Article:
Pushing Personnel Reform

Kay Frances Dolan, FAA's personnel director, spent many years as an Office of Personnel Management staffer studying other agencies' staffing and pay experiments. So Dolan was delighted to get a once-in-a-lifetime chance to create an FAA personnel system unfettered by most of the requirements of civil service law. But she was initially daunted by the time frame. Congress expected an accounting by April 1, just over four months after legislation permitting reform took effect. Looking back, Dolan says the tight deadline was "not a bad thing. I think it's pretty extraordinary what can be done in a short time and the power of a deadline in focusing people on getting things done."

After the legislation was signed, Dolan went about forming task forces to reform compensation, staffing, labor relations, training, executive systems and performance management. The goal was to work jointly with unions and employees. Task force members were drawn from all levels, locations and types of FAA work to make sure all points of view were represented. A personnel reform advisory group set guiding principles, and in December task forces decamped to a single floor in a nearby office building so they could easily work together.

The task forces did their own research, studied best practices from government and private industry and were assisted by consultants. Representatives of other agencies and private firms, along with academics and experts from groups like the National Academy for Public Administration and the Council for Excellence in Government probed and challenged task force proposals. Only a few significant reforms were ready by April 1. Time was too short to complete the most wide-ranging changes, such as the move to a new pay and benefits system. Major innovations:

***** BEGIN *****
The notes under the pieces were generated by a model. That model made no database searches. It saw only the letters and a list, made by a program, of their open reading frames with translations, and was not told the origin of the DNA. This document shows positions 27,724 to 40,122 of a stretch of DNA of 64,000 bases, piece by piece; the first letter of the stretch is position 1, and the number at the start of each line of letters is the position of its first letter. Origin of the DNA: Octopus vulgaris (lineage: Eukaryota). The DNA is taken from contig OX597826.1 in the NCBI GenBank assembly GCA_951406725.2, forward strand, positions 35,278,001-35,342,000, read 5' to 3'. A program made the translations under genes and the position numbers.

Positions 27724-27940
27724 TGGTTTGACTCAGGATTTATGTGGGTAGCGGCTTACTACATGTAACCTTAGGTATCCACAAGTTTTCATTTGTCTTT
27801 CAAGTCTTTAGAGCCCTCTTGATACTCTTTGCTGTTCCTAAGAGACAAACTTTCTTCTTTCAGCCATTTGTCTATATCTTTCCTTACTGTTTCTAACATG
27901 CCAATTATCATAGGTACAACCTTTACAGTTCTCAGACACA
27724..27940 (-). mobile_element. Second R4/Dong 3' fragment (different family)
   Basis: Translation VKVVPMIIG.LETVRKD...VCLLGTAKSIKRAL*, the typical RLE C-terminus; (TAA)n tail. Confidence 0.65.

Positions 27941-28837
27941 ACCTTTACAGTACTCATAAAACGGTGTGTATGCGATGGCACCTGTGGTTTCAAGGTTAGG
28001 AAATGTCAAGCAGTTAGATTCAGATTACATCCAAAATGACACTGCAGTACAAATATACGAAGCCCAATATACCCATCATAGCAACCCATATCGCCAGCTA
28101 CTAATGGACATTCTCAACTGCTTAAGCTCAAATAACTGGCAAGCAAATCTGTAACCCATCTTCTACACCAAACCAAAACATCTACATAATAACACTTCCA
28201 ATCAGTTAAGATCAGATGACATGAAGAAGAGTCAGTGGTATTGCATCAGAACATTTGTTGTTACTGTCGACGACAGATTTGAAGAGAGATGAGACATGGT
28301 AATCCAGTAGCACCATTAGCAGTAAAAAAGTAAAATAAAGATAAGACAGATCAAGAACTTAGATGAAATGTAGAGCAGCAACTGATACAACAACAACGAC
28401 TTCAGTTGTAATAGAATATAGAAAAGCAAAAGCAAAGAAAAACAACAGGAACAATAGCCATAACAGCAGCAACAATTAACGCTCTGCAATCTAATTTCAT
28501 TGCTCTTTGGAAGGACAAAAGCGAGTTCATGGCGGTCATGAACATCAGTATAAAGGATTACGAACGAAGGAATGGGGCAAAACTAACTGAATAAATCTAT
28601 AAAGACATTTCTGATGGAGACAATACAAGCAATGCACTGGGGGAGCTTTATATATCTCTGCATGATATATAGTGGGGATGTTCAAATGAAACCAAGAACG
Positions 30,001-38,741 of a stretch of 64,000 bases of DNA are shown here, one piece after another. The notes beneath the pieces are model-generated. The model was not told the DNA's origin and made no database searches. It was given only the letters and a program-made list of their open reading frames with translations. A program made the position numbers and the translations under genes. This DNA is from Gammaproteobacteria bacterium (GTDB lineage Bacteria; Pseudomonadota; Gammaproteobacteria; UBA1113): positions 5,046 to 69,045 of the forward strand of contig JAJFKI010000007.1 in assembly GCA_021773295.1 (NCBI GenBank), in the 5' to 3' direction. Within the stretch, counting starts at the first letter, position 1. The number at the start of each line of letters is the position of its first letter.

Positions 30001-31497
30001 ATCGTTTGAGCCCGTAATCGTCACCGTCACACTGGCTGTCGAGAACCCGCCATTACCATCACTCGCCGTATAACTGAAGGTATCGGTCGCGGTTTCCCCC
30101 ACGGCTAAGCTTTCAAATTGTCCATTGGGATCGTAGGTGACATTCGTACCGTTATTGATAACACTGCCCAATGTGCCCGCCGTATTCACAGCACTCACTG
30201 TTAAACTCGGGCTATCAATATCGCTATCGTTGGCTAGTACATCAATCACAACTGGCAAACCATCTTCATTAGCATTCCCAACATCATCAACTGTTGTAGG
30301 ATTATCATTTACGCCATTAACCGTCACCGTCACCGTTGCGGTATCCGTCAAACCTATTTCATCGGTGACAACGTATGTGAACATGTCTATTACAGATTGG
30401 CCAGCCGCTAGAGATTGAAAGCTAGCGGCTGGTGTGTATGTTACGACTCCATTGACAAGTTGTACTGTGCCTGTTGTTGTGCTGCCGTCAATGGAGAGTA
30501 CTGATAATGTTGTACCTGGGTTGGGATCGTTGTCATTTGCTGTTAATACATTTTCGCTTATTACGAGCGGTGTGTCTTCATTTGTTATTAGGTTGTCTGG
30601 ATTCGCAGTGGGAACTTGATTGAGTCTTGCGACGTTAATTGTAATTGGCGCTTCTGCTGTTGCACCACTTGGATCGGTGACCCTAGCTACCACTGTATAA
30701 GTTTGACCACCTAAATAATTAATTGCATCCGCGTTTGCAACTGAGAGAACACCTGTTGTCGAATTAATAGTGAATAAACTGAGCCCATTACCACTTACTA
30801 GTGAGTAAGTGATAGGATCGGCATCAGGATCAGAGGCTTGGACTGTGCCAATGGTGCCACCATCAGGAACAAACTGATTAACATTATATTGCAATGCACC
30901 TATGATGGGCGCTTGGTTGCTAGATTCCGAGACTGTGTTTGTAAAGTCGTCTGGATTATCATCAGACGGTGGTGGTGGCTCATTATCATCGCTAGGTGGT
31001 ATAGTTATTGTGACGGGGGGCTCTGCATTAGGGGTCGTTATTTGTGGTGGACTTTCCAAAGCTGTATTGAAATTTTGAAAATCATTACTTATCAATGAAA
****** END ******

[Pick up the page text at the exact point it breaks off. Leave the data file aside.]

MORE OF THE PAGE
• FAA-specific hiring registers and on-the-spot hiring for hard-to-fill jobs.
  • Shorter and more standardized job descriptions.
  • Faster promotions via lifting time-in-grade restrictions.
  • Reorganizing FAA into 7 lines of business with their own gain-sharing programs allowing employees to share in cost savings.
  • Grievance procedures for nonbargaining unit employees whose appeals no longer will go to the Merit Systems Protection Board, but to a panel of three: a management representative, an employee representative and an arbitrator.
  • Downsizing processes that could include job exchanges and buyouts.
  • An executive system outside the Senior Executive Service.
  • Awards and performance appraisals at the team and organizational level.
  • An agencywide labor-management partnership council and a national employees' forum to handle equal opportunity, affirmative action and diversity.
  • Training improvements to encourage self-development and move training funds and courses within the control of lines of business.
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